December 31, 2011

The Invasion (2007)

Despite my distaste for Nicole Kidman and her plastic face, my desire to see The Invasion, the remake of two previous classic body snatcher films, was very high. There are slight differences to the story that does not detract and the first two thirds of the film was involving. But the last third contained action sequences that came out of nowhere and had a tacked on happy ending that snatched the whole movie-going experience from my body.

December 14, 2011

The Screaming Woman (1972)

Olivia de Havilland earned her creepy-sweet chops before The Screaming Woman, a 1972 ABC Movie of the Week film presentation, but for this creepy-sweet performance she winningly recalls her 1948 Oscar winning role in The Snake Pit as a woman just released from an institution who hears the voice of another women buried under a foundation on her property. The script, loosely based on a Ray Bradbury story, is not a mystery as we are witness to all the comings and goings but there are some genuinely thrilling moments and frightening shots - and de Havilland can scream with the best of them. They really don't make television movies like this anymore so it would behoove you to check it out on my YouTube channel.

Visit for more info on The Screaming Woman

* The Screaming Woman is considered in the public domain.

December 11, 2011

The Well (1951)

The Well is an uncompromising, racially charged drama that pits white against black amidst the investigation into the disappearance of a black female child. Although the idiocy of the white racist characters comes off the worst, the film does not pander by putting the black characters on a pedestal. Yes, this story has been done before (life imitated art a little over a decade ago) but The Well still never ceases to make me well up - with anger and with joy.

Click the poster to read more on The Well

December 3, 2011

Garbo Talks (1984)

The legacy of Greta Garbo is such that the only time Garbo Talks (a movie that uses her appearance on screen as a denouement) comes alive is when Garbo herself is on screen - and she is silently portrayed by an actress! The movie itself is a pastiche of events in the life of a guy as he runs around New York City trying to find the legendary recluse for a visit with his dying mother (Anne Bancroft in an over-the-top performance as a Jewish mother that was almost distasteful). The film's creators ladled on the quirk factor while sprinkling emotion only slightly in this one.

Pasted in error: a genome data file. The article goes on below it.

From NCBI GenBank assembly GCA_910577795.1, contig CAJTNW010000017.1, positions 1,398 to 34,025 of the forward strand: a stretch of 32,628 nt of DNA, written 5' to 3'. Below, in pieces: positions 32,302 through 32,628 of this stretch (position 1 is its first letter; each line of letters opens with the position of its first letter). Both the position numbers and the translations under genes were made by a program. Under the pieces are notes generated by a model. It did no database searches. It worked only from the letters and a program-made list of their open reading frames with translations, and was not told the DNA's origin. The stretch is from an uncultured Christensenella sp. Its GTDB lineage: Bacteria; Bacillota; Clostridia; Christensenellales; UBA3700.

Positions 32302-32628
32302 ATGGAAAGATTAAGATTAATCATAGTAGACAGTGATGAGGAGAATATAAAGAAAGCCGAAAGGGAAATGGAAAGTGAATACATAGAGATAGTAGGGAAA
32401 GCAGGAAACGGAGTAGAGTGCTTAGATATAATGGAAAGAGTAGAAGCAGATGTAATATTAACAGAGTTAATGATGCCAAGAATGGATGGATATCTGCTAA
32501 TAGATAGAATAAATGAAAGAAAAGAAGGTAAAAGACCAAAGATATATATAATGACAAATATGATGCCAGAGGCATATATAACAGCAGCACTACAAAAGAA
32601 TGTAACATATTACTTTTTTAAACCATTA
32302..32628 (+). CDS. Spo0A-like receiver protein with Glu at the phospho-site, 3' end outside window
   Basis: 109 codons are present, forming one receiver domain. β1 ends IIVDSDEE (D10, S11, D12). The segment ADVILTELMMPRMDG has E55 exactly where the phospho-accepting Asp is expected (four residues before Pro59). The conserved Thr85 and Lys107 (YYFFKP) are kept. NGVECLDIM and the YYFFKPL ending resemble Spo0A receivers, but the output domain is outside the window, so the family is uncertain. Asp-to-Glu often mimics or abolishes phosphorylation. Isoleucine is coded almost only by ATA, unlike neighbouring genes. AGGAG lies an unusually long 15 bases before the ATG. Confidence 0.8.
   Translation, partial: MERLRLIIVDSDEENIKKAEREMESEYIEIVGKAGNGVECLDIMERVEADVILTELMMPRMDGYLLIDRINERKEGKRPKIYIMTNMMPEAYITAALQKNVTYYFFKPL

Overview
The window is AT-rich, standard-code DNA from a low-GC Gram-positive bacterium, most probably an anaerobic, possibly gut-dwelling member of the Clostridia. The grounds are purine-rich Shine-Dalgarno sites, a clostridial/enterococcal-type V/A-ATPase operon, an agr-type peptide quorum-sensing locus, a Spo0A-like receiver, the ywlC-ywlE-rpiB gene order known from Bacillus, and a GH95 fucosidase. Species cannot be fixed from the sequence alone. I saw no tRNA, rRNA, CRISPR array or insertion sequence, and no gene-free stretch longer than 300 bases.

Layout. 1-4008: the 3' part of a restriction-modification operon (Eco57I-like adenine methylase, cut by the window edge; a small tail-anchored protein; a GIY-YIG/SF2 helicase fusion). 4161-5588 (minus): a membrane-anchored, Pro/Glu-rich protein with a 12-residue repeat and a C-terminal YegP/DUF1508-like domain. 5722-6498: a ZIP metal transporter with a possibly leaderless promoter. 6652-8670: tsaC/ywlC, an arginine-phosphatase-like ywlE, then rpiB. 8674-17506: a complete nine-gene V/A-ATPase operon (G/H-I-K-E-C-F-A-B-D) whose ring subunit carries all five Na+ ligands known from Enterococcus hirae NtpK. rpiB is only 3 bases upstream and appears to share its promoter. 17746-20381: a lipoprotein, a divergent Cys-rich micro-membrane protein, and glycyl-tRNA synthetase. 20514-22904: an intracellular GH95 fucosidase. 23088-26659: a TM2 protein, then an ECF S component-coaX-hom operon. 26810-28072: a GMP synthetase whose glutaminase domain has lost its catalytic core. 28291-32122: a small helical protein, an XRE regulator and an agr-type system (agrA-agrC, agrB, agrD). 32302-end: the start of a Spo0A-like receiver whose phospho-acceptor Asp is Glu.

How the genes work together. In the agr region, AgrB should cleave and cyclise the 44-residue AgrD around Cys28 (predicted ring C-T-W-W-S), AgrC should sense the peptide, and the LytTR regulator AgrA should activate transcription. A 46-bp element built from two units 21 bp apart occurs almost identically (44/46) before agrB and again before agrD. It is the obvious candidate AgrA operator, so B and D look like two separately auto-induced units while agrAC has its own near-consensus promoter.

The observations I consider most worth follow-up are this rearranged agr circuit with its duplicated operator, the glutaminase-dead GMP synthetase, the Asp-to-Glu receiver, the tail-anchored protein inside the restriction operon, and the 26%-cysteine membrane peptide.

November 17, 2011

The Thaw (2009)

The Thaw is surprisingly creepy with bugs crawling out of people's skin, hypodermic needles and hatchet amputations. It's also an involving treatise on global warming offering a good and plausible story. It's also really creepy.

November 13, 2011

Berserk! (1967)

A 64 year old Joan Crawford boards a hunky, 30 years young Ty Hardin in Berserk!, a murder mystery set in the world of a British circus troupe. Crawford looks phenomenal (as does Mr. Hardin) and there are some good supporting players (including a To Sir With Love-era Judy Geeson) that add to the camp value initiated by the lines that Crawford delivers. Circus fans might like the extended scenes (filmed in 1967) of real circus elephant and dog acts through which I fast forwarded.

Check out this
more informative review of Berserk! on Black Hole.

November 10, 2011

The Children's Hour (1961)

The Children's Hour is Lillian Hellman's heart-breaking tale of two women and the gossip that destroys them. Audrey Hepburn and (especially) Shirley MacLaine are mesmerizing as the women and Miriam Hopkins turns the table by appearing as the gossipmonger (as opposed to the Shirley MacLaine role she played in the first filmization, These Three in 1936). Kudos to all involved for keeping the gossip as it was written.

November 8, 2011

Arizona (1940)

I'm not a fan of westerns but Arizona is a a high-falutin', scootin', rootin', tootin shoot 'em up with an involving plot about civilizing the Tucson territory and two excellent performances by Jean Arthur and her very young (1940!) and very handsome love interest, William Holden. The black and white photography (shot on desert locations) is stunning and the action scenes (including wagon train attacks and a cattle stampede) are thrilling. And the lead character (Phoebe Titus as portrayed by Ms. Arthur) who uses her wits to build her businesses (and the territory) surely makes this the first post-modern feminist western - years before Johnny Guitar.

Download this out-of-print movie
with the instructions provided here;
the content was not uploaded by me.

October 14, 2011

Play Time (1967)

Had Robert Altman decided to make a cinematic ballet it might feel a lot like Jacques Tati's 1967 film, Playtime. The barest outline of a story follows Tati as Monseiur Hulot through his day in Paris, meeting friends and strangers with barely audible words, and ending at a raucous jazz club party. The lack of a compelling narrative might bore some but I found the film fascinating to watch and now see where Mad Men got it's signature look.